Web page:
26 June 2010


Letter from the Front by Alexander Laktionov

History is a gallery of pictures in which there are few originals and many copies.
Alexis de Tocqueville


  1. Spike:

    From last night.

    I'm late for work. Yes I am having a rough time at the moment, yes, I was pissed last night, but that doesn't invalidate my argument as Montana states.

    I wasn't playing the 'class card' at all. The argument stinks.

  2. Heyhabib:

    Once heard, the 4 Last Songs are never forgotten, you will seek them in your dreams and then be transported to another plane when you catch them, quite by accident again when you're least expecting it.

    I'm glad you liked them. ;)

  3. Morning all!

    Loved this posted on the Rutherford thread
    "Science doesn't know everything!"
    "Well, science knows it doesn't know everything, otherwise it would stop."

  4. " George Bernard Shaw: It is impossible for an Englishman to open his mouth without making some other Englishman hate or despise him."

    Nice to be away from that...

    Lurking last night while doing some cooking for the week, hope the er debaters are feeling better this am !. Watched a great TV5 documentary on Mers el Kebir, which for those not aware was in 1940 when the brits sank some of the french fleet at anchor.

    Cool editorial on the football and germanophobia,and GGD et al on form on the Adrian Pabst thread.

    Lovely day, off to the market .


  5. Morning all

    Gorgeous day...off out with a few old mates from the class war of 84/85 to relive the battle of june 18th. Will get drunk, weep and laugh a lot.

    " George Bernard Shaw: It is impossible for an Englishman to open his mouth without making some other Englishman hate or despise him."

    Too true....

  6. Morning all.

    sheff - have a great day.

  7. frog2,

    Mer-el-Kebir. A classic example of realpolitik. Although the attack was justified in terms that it was vital that the French fleet did not fall into German hands post-fall, it was as much a message to the world (esp USA) that Britain was prepared to fight on.

    De Gaulle, aware the attack was going to happen absented himself from London, going to Glasgow to inspect the remnants of the French fleet that had gone over to the Free French on the Clyde.


    from last night, I just missed you. You were bang on about supporting England. Don't get me wrong, I hope you get gubbed but the teeth gnashing and self guilt displayed ATL and BTL on the Guardian football site is laughable.

    Who cares if people get the St Georges flag out, paint their faces and get behind the national team? You should see it here, everywhere and I mean everywhere is bright orange. And there's no navel gazing about identity and xenophobia etc etc. The Dutch are getting behind their team with no sneery remarks about chavs and underclass.

    The Graun attittude as ever perceives popular support for England the same way they were totally convinced the 'underclasses' were going to vote en masse for the BNP. And look what happened there.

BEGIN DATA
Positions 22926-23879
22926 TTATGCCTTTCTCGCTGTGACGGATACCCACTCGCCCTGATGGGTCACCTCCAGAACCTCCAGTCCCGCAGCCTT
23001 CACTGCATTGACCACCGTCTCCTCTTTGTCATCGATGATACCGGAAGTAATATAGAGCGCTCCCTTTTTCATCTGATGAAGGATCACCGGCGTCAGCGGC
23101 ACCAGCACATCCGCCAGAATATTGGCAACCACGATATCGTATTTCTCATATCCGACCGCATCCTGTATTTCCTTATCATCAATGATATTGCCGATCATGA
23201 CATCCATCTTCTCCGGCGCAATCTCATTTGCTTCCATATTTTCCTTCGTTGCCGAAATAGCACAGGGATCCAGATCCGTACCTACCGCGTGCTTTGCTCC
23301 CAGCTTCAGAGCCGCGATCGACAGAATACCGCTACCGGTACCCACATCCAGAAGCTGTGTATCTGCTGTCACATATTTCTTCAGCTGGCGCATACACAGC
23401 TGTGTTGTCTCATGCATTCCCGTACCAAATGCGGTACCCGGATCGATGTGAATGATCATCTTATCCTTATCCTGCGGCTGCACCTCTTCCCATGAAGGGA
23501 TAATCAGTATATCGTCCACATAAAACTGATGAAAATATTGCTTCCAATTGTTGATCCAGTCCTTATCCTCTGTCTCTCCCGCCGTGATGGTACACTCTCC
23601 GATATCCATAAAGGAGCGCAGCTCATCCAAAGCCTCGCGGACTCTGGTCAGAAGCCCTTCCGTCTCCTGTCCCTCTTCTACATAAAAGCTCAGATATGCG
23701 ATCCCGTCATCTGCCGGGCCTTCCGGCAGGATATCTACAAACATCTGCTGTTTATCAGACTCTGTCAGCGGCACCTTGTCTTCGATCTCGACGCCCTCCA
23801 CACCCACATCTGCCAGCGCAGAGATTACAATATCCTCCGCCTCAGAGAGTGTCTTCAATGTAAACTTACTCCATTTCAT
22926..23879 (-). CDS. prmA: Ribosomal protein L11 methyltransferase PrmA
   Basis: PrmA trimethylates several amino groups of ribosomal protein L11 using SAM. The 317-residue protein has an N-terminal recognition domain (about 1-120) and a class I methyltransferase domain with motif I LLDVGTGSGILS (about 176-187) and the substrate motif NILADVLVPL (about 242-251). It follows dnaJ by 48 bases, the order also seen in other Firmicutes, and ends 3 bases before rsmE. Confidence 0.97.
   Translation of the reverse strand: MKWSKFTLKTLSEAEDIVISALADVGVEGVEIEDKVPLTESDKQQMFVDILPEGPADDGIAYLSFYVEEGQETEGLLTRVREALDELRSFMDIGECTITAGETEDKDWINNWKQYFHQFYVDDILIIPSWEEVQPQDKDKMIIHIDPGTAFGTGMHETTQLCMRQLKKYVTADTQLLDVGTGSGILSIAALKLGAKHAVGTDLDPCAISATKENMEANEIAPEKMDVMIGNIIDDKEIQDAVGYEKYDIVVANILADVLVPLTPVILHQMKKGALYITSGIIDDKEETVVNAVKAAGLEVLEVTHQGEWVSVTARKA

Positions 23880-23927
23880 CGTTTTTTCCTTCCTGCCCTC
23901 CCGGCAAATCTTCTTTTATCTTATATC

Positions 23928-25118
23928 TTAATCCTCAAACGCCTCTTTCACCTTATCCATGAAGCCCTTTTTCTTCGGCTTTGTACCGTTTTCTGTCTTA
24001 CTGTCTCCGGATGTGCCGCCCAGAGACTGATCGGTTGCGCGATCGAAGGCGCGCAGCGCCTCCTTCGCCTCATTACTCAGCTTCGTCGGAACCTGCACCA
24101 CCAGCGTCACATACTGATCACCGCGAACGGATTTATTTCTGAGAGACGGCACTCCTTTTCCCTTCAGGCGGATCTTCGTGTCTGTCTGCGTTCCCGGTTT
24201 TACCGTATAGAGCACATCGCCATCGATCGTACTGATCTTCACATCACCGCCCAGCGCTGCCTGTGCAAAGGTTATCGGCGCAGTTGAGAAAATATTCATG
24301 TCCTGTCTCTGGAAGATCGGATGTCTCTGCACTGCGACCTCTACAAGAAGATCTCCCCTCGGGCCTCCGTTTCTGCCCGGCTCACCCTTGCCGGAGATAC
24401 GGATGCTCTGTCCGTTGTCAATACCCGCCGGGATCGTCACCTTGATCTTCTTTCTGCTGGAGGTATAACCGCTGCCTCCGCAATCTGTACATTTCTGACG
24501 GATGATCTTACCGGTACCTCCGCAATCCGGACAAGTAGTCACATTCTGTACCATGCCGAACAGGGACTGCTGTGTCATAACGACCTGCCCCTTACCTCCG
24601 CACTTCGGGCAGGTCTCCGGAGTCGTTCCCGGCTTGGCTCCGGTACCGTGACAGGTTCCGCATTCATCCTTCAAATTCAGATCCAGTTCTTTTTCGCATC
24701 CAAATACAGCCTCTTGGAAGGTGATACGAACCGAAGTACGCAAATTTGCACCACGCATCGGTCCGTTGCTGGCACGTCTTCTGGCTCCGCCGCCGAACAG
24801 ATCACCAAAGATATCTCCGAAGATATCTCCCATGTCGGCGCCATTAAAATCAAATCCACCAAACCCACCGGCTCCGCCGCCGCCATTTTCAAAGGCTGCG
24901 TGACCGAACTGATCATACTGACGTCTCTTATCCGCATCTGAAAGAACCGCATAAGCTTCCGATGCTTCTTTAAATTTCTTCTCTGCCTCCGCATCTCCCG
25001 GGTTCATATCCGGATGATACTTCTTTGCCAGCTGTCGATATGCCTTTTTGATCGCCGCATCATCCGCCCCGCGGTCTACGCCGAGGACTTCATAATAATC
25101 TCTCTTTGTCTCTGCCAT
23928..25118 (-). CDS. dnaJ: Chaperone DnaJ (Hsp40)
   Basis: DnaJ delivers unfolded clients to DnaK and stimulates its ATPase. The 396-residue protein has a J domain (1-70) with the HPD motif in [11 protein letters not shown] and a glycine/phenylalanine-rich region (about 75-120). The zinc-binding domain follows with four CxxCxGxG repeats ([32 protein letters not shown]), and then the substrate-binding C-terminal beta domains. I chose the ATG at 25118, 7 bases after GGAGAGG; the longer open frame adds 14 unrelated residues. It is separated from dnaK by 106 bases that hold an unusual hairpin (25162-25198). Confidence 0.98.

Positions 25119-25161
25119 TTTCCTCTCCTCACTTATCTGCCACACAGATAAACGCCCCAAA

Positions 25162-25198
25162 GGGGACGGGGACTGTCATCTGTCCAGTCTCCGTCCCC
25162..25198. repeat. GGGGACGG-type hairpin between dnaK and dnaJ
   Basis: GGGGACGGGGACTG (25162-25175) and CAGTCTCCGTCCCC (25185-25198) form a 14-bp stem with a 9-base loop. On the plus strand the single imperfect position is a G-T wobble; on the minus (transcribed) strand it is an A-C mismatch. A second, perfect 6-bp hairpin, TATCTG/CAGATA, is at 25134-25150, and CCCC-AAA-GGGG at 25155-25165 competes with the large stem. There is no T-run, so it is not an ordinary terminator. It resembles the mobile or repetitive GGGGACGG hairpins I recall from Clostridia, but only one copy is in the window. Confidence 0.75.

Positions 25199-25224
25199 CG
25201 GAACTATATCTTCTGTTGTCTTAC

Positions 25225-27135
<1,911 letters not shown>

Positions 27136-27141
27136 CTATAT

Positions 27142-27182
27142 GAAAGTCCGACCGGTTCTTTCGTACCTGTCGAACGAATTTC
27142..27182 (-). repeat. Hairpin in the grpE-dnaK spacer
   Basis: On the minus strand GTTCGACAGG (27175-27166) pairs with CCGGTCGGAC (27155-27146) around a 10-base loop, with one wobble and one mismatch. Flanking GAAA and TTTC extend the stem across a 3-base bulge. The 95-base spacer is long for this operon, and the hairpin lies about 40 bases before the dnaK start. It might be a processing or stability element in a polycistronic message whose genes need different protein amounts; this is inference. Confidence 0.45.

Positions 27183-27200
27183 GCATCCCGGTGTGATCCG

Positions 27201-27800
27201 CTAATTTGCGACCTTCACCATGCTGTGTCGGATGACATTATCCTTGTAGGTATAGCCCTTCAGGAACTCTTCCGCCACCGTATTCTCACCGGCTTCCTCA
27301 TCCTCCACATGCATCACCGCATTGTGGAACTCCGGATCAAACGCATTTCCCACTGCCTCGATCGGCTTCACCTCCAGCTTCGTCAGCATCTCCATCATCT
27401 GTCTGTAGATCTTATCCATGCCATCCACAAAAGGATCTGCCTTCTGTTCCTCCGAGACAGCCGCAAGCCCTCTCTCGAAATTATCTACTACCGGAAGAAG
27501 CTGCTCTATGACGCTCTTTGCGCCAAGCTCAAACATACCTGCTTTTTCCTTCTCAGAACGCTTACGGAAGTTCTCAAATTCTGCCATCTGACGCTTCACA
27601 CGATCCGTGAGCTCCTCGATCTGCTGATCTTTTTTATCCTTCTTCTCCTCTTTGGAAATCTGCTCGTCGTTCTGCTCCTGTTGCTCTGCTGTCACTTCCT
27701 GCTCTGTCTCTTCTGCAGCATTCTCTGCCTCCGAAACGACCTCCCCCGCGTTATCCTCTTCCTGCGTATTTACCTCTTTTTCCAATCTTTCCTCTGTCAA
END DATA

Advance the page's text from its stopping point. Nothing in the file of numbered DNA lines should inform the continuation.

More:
You'll be delighted to know the Dutch to a man are behind England. I'm 100% in the minority ;)

  8. Your Grace
    Who cares if people get the St Georges flag out, paint their faces and get behind the national team?

    The daft get ups are the thing I like best about it. And the collective happiness - short lived as it may prove to be. Its the only time people get to feel any solidarity with each other these days. Perhaps thats why the popular support is ridiculed - they're afraid people might get a taste for it and we can't have that can we - much too dangerous.

  9. Frog2

    "Lovely day, off to the market ."

    I hate you.


    One of the things I miss the most about living in France is shopping at the market.

    My favourite market (well, the favourite market that I know) is in Royan in the Charente Maritime. Beautiful kind of shell-shaped building with an absolutely stunning array of produce - open every day too.

    Pic here

    and here

  10. Sheff

    "Gorgeous day...off out with a few old mates from the class war of 84/85 to relive the battle of june 18th. Will get drunk, weep and laugh a lot."

    You could start up an Orgreave re-enactment society, like the old civil war re-enactments. Could be quite a tourist attraction too, and bring some money into the village.

    In fact, I started posting this almost in a jokey way, but the idea is germinating. A museum of the mines and the strike, a tourist attraction, re-enactments etc. OK, it might be seen as some as "disneyfying" a very serious period in our social history, but then why the hell not? If it will generate some jobs and money for the area? School parties could go on visits, and it could teach people of the younger generations about trades unionism....

    Another one of my lunatic brain-waves but who knows...

    Have a fab day, anyway. :o)